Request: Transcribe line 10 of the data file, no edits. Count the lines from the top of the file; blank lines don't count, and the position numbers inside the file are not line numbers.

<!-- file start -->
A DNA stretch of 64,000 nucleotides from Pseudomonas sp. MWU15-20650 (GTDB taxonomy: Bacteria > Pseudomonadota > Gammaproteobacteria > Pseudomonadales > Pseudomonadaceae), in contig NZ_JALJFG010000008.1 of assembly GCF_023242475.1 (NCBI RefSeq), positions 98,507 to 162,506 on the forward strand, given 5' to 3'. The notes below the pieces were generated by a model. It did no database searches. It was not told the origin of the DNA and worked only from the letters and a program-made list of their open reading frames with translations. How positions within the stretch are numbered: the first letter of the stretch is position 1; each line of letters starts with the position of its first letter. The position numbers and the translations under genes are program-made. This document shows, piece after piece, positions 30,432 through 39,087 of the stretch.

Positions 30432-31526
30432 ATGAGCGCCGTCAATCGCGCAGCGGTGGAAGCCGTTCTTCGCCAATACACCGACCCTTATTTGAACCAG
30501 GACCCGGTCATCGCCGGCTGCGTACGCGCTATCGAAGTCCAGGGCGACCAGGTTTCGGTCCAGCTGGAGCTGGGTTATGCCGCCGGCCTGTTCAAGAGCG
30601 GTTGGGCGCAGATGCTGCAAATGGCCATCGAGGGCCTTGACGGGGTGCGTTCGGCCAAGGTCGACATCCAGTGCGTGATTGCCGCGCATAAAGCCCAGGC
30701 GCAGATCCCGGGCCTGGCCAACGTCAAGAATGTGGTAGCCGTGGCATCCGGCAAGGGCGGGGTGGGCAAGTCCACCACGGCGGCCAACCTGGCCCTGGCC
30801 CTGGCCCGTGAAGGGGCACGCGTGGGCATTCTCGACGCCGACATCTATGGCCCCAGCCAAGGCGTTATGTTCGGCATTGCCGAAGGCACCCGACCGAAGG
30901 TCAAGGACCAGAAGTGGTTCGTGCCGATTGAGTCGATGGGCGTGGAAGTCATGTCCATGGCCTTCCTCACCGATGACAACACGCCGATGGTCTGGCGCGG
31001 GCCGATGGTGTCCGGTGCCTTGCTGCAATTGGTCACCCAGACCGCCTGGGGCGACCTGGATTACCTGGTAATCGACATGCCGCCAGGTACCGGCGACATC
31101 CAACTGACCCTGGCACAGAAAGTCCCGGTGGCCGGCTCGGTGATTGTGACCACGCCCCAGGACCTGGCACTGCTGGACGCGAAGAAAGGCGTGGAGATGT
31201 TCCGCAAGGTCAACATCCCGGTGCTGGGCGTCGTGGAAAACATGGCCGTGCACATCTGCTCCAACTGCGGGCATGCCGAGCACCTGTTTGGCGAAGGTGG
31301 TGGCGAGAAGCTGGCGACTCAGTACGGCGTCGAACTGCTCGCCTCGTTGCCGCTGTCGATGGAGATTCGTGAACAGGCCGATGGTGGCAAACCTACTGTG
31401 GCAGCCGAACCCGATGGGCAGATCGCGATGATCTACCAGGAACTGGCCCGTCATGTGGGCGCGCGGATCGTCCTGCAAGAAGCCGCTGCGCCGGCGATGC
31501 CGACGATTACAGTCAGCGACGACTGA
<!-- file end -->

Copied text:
31101 CAACTGACCCTGGCACAGAAAGTCCCGGTGGCCGGCTCGGTGATTGTGACCACGCCCCAGGACCTGGCACTGCTGGACGCGAAGAAAGGCGTGGAGATGT